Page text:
Hepatitis2018-03-27T13:18:18+00:00

About hepatitis

Viral hepatitis is a threat to all and needs to be given top priority.

Hepatitis is so dangerous because it is a silent killer. Many people do not show clear, discernible symptoms, and as a result are not diagnosed and may continue to spread the virus to others. Only about 9% of people with hepatitis B and 20% of people with hepatitis C have been diagnosed. Then, far too few people who are diagnosed receive the treatment they need. Without treatment, the virus can lead to cirrhosis, liver cancer, and other deadly complications.

Hepatitis caused about 1.34 million deaths worldwide in 2015 according to the World Health Organization (WHO). This mortality rate is similar to that of tuberculosis and higher than that of HIV today, and it is currently rising. 257 million people are believed to be living with hepatitis B, and 71 million people with hepatitis C, globally.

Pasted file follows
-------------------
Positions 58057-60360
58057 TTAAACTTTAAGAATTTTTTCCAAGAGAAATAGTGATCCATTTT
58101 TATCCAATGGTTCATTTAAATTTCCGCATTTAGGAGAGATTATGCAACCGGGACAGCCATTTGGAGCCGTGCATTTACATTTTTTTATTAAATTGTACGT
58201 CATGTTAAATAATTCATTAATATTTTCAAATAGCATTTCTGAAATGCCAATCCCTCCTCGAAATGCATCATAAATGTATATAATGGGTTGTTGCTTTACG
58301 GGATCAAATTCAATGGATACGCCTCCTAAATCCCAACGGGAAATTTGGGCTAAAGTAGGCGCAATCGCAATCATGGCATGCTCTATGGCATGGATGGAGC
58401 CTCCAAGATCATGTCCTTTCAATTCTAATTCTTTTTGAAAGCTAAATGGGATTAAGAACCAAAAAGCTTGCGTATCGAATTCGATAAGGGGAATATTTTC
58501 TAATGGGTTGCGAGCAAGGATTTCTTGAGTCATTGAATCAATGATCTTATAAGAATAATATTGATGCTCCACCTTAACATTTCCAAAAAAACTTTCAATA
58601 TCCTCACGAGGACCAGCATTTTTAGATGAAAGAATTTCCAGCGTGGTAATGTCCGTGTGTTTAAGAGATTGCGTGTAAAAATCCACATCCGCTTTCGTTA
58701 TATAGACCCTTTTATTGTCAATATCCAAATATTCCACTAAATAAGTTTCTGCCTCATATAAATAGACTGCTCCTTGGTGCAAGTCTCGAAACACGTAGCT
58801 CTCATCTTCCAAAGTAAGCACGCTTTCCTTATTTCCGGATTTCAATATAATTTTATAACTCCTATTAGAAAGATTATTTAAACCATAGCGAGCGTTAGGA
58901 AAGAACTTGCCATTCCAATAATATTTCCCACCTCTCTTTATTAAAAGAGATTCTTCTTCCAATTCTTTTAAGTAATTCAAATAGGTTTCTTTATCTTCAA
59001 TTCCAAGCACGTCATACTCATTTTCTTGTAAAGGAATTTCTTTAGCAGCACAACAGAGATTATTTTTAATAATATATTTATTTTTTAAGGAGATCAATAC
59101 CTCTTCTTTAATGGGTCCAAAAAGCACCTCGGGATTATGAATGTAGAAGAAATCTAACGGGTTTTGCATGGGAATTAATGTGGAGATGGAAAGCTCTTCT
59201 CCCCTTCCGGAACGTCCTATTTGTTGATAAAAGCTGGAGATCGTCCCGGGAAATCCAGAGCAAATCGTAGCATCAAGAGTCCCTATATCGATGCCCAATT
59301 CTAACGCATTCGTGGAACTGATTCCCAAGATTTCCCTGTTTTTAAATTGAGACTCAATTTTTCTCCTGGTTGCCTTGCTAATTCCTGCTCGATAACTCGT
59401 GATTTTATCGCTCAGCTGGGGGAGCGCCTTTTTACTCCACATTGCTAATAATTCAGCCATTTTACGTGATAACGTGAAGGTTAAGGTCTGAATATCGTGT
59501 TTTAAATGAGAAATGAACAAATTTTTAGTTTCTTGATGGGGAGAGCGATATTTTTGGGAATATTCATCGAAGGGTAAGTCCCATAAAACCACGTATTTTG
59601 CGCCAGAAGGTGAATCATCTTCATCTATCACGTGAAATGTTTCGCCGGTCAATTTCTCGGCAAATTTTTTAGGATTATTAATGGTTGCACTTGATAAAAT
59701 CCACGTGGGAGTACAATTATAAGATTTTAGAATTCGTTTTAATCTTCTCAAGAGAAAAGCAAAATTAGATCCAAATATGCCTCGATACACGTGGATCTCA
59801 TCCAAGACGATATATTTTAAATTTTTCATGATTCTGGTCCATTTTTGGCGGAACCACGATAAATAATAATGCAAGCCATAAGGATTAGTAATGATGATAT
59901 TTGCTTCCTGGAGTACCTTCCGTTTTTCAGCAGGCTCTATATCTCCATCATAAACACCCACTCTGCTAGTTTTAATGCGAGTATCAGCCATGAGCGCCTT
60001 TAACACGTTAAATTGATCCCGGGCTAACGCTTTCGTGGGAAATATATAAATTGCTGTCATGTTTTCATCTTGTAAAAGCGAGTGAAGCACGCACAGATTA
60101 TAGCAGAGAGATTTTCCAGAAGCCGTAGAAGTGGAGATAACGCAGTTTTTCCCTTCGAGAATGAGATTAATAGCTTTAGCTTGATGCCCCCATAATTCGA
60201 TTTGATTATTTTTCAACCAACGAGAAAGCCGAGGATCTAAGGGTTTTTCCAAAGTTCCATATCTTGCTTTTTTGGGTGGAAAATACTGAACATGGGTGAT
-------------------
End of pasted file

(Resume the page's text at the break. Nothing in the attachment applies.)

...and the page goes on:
The good news is that more than 95% of people with hepatitis C can be completely cured within a period of two to three months. However, for them to be directed to proper treatment, these people need to be found. It is important that the diagnosis happens before the symptoms manifest, because at this stage the liver has already suffered damage that may be irreversible, leading to liver cancer and even death.

To win this fight and avoid millions of deaths every year, we need the engagement of as many people as possible in various parts of the world. Together we can eradicate viral hepatitis globally.

Join us in this great fight for life!

Most common forms of hepatitis contagion

• Oral fecal contagion in precarious conditions of hygiene and lack of basic sanitation (viruses A and E).

• Blood transmission through unprotected sex and sharing of syringes, needles, razors, and other sharp objects (viruses B, C, and D).

• Mother-to-child transmission of blood during pregnancy, childbirth, and breastfeeding (virus B, C, and D).

Learn More About Hepatitis

PanAfrican Week 2019

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